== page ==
Given the many parallels between the P3 and the Pe, the second aim of our study was to examine whether propranolol modulated not only the P3 but also the Pe. Although the numerical effect of propranolol on Pe amplitude was of the same magnitude and in the same direction as the propranolol effect on the auditory P3 (cf. Figs. 6 and 8), the effect on the Pe was far from significant and did not correlate across subjects with the propranolol effects on the P3. Although replication with a large sample size is warranted, our finding suggests that the generation of the Pe does not involve activation of β-receptors. A previous study that examined the effect of the α2-receptor antagonist yohimbine also found no effect on Pe amplitude (Riba et al. 2005). Future attempts to unify theories of the P3 and Pe should take into account these pharmacological findings.

Furthermore, our behavioral analyses showed that propranolol did not modulate two types of conflict/error-related adjustments. First, propranolol did not affect post-error slowing, which in recent research has been tied to a genetic marker of norepinephrine synthesis (Colzato et al. 2013). This finding is consistent with a recent study that found no effect of propranolol on post-error slowing in rats (Bari and Robbins 2013). Furthermore, propranolol did not modulate congruency sequence effects, which in our data reflect associative learning of stimulus–response pairs (Egner 2007). This finding is potentially important, because Verguts and Notebaert (2009) have hypothesized that such associative learning effects in conflict tasks reflect Hebbian learning, which is thought to occur through actions at β-adrenergic receptors (see also Brown et al. 2014). Altogether, the results in the flanker task offered no evidence for a role of the β-adrenergic system in error- and conflict-related processing.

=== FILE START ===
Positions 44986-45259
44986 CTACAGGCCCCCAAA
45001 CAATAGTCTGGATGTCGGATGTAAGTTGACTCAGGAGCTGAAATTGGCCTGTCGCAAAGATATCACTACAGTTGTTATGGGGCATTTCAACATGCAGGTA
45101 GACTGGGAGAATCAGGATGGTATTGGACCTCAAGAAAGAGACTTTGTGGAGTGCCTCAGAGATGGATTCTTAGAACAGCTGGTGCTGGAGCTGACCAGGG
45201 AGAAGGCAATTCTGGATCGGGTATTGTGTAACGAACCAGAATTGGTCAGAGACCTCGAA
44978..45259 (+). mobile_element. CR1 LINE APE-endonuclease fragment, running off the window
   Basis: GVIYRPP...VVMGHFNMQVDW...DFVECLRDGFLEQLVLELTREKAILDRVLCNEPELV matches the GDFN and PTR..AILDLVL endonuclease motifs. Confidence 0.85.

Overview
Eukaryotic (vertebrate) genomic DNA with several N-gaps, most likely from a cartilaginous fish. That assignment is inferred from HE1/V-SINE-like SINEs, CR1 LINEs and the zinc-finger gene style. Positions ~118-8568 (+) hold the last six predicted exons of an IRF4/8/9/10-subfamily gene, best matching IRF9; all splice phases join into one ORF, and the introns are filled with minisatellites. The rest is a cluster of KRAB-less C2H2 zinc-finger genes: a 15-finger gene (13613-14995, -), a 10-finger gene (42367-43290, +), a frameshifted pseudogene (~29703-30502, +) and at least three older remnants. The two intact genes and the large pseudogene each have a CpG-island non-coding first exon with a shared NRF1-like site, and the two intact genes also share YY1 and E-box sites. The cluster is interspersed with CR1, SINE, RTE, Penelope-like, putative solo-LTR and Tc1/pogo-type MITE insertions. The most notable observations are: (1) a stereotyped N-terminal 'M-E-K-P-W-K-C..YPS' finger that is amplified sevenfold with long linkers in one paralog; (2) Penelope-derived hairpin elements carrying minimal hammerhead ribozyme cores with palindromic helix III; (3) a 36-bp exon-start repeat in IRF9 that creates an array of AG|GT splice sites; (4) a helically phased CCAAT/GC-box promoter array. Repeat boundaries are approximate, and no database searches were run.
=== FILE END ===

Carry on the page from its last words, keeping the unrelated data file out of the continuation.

1. 1.

    In this previous report (de Rover et al. 2012), the Liebowitz Social Anxiety Scale (LSAS) was used to measure anxiety. In the current study, we tested whether there was a three-way interaction between treatment, P3 (or Pe or ERN) amplitude, and LSAS score but did not find a significant interaction.



This work was supported by the Netherlands Organization for Scientific Research, a Marie Curie European Reintegration Grant within the 7th European Community Framework Programme, and a Starting Independent Researcher Grant of the European Research Council. We thank Zoe Samara and Andriani Kyriklaki for their assistance in the data collection.


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© The Author(s) 2015

Open Access This article is distributed under the terms of the Creative Commons Attribution 4.0 International License (, which permits unrestricted use, distribution, and reproduction in any medium, provided you give appropriate credit to the original author(s) and the source, provide a link to the Creative Commons license, and indicate if changes were made.

Authors and Affiliations

  • Mischa de Rover
    • 1
    • 2
  • Stephen B. R. E. Brown
    • 2
    • 3
  • Guido P. Band
    • 2
    • 3
  • Erik J. Giltay
    • 4
  • Martijn S. van Noorden
    • 4
  • Nic J. A. van der Wee
    • 2
    • 4
  • Sander Nieuwenhuis
    • 2
    • 3
  1. 1.Clinical Psychology Unit, Institute of PsychologyLeiden UniversityLeidenThe Netherlands
  2. 2.Leiden Institute for Brain and Cognition (LIBC)Leiden UniversityLeidenThe Netherlands
  3. 3.Cognitive Psychology Unit, Institute of PsychologyLeiden UniversityLeidenThe Netherlands
  4. 4.Department of PsychiatryLeiden University Medical CenterLeidenThe Netherlands